Exercising for Two
by Alan Greene, M.D.
Exercise is a green approach to health care. Yes, a green pregnancy means making the most of what you take into your body, through what you eat, drink, and breathe, and also absorb through your skin, hair, and nails. But how you move your body is another powerful green way to make a difference. There are many benefits of exercise during pregnancy, including improved physical conditioning, strength, flexibility, and stamina. It builds endurance for labor and delivery and a quicker postnatal recovery. By exercising regularly, you may be able to reduce some of the common discomforts of pregnancy such as backache, swelling, and constipation. Most of all, you feel great about yourself when you exercise.
How Exercise Can Help More Than Medication
Let’s take a look at the effects of exercise versus medications for two of the most important complications of pregnancy.
As many as one in eight women will develop gestational diabetes sometime during their pregnancies, increasing health risks for themselves and their babies. Researchers at the University of Southern California School of Medicine studied a group of women who had already developed gestational diabetes and who had fasting blood glucose levels high enough to require insulin. Half of the women in the study received the recommended insulin. The other half got personal trainers instead. The trainers supervised the women while they did simple twenty-minute stints on exercise bikes.
The results were startling: moderate aerobic exercise was equally effective to insulin! Blood glucose levels were statistically the same in both groups.
If exercise can be a prescription-strength way to control gestational diabetes that has already developed, how much better to be active throughout pregnancy and perhaps prevent the problem in the first place.
Insulin costs in the United States are staggering. The state Medicaid programs alone pay $500 million a year just for the drug. The indirect costs of diabetes are huge. Exercise is a green approach to health care.
A complication of a pregnancy in which blood pressure increases and blood flow to the baby decreases. The only effective treatment for preeclampsia is to deliver the baby, so it contributes to the growing epidemic (and resource cost) of preterm deliveries. Again, regular brisk walking or other moderate physical activity begun during pregnancy significantly lowers the risk of preeclampsia. The benefit is even greater if the exercise is begun before pregnancy. As thankful as I am for neonatal intensive care units, they also represent one of the most intense uses of resources in health care. A walk in the park is a much greener way to deal with preeclampsia, when possible.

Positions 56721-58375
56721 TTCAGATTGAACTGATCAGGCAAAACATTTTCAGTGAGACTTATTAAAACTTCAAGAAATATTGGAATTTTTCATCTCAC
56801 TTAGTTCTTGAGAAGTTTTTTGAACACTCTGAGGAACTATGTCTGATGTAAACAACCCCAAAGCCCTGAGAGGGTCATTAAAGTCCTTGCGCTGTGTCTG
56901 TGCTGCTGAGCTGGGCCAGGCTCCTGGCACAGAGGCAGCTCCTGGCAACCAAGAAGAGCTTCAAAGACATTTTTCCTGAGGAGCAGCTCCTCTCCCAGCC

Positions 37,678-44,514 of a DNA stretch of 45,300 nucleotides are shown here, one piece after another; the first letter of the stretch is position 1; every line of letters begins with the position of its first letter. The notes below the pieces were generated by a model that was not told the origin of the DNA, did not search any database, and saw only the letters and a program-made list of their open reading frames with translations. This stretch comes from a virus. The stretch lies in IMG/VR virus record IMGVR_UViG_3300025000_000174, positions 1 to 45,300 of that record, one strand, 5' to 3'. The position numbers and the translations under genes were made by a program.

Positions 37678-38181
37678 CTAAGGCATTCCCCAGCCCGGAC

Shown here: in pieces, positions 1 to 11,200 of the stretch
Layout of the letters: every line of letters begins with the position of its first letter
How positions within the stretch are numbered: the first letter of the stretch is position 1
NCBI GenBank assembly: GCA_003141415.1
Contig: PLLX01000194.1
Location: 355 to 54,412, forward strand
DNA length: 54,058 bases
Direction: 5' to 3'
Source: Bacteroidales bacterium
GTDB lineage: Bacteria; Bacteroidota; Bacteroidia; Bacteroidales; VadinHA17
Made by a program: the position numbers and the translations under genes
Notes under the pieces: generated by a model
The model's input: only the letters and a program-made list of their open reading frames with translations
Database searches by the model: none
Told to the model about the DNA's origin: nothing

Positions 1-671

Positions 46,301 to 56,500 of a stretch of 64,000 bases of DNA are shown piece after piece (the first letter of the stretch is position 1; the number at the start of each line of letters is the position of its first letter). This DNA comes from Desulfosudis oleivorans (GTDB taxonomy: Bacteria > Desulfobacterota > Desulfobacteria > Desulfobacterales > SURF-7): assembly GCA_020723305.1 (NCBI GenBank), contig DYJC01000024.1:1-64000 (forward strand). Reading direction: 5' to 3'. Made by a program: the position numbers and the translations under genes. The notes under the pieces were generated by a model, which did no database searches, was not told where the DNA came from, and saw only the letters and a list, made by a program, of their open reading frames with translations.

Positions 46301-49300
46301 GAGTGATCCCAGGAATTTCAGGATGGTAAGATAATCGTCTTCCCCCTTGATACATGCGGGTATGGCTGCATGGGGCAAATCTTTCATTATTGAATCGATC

Yoga is one of the oldest physical practices in existence. Yoga balances mind and body, work and relaxation. Through movement, posture, relaxation, meditation, and intentional breathing, yoga aims to bring a healthy, lively, flexible approach to life. With its emphasis on harmony and balance, it is a beautiful metaphor for raising baby green.
Two recent studies compared an hour of prenatal yoga daily to an hour of brisk walking daily. One of the studies looked just at women with uncomplicated pregnancies. In this study, those who were randomly assigned to the yoga group were significantly more likely to have an ideal weight baby, significantly less likely to have preterm labor, and significantly less likely to develop hypertension than the women who exercised an hour a day by walking.
The other similar study looked at women with complicated pregnancies, who had already been diagnosed with abnormal blood flow through the umbilical and uterine arteries. These women were at increased risk of delivering babies that were too small. Again, those randomly assigned to the yoga group were significantly more likely to have a normal weight baby than those who walked for the same amount of time.
If you are interested in a home guide to yoga before and after having a baby, I like Anna Getty’s Guide to Prenatal and Postnatal Yoga, a DVD boxed set that is great for both beginners and for seasoned practitioners. As with any exercise, you can overdo it with yoga. Be careful not to strain yourself, and have your instructor check to be sure you’re doing it the best way for you.
The Green Exercise Standard
I agree with the American College of Obstetrics and Gynecology in recommending 30 minutes of moderate physical activity every day, or at least on most days. We all know that this is a good idea, but having a baby is a fantastic time to make this resolution stick.
Talk with your pregnancy health care team before embarking on your activity plan. Some exercise is wonderful. Too much, or the wrong kind, is not. And some pregnant women should not exercise or should exercise in an even gentler way.
But for most women, exercise during pregnancy is a wonderful benefit, giving you stronger muscles, denser bones, healthier joints, and less chance of urinary incontinence. And exercise also wards off the baby blues or postpartum depression.
About the Author:
Dr. Alan Greene, author of Raising Baby Green, is a graduate of Princeton University and the University of California San Francisco. In addition to being the founder of www.DrGreene.com, he is the Chief Medical Officer of A.D.A.M., and the Pediatric Expert for WebMD. He is the Chair Elect of The Organic Center and on the Advisory Board of Healthy Child Healthy World. Dr. Greene appears frequently on TV, radio, websites, and in print including appearances on The Today Show, Fox and Friends, The Wall Street Journal, Parents Magazine, and US Weekly. Dr. Greene is a practicing pediatrician at Stanford University's Packard Children's Hospital.